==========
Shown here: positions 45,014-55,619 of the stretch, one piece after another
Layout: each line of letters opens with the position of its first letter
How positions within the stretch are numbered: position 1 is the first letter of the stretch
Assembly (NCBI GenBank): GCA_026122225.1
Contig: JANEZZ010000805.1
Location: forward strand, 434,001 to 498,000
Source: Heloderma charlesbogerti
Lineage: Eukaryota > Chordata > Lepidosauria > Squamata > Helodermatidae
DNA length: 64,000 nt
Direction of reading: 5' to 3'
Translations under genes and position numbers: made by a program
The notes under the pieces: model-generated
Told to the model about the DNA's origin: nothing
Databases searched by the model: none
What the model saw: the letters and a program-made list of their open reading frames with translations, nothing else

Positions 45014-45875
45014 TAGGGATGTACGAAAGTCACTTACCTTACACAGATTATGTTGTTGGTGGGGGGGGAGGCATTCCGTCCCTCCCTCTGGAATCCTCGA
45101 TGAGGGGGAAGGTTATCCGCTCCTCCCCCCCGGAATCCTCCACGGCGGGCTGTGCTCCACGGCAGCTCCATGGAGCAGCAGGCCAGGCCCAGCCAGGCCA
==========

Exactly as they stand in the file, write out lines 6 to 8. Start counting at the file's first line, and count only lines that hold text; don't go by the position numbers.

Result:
Location: forward strand, 434,001 to 498,000
Source: Heloderma charlesbogerti
Lineage: Eukaryota > Chordata > Lepidosauria > Squamata > Helodermatidae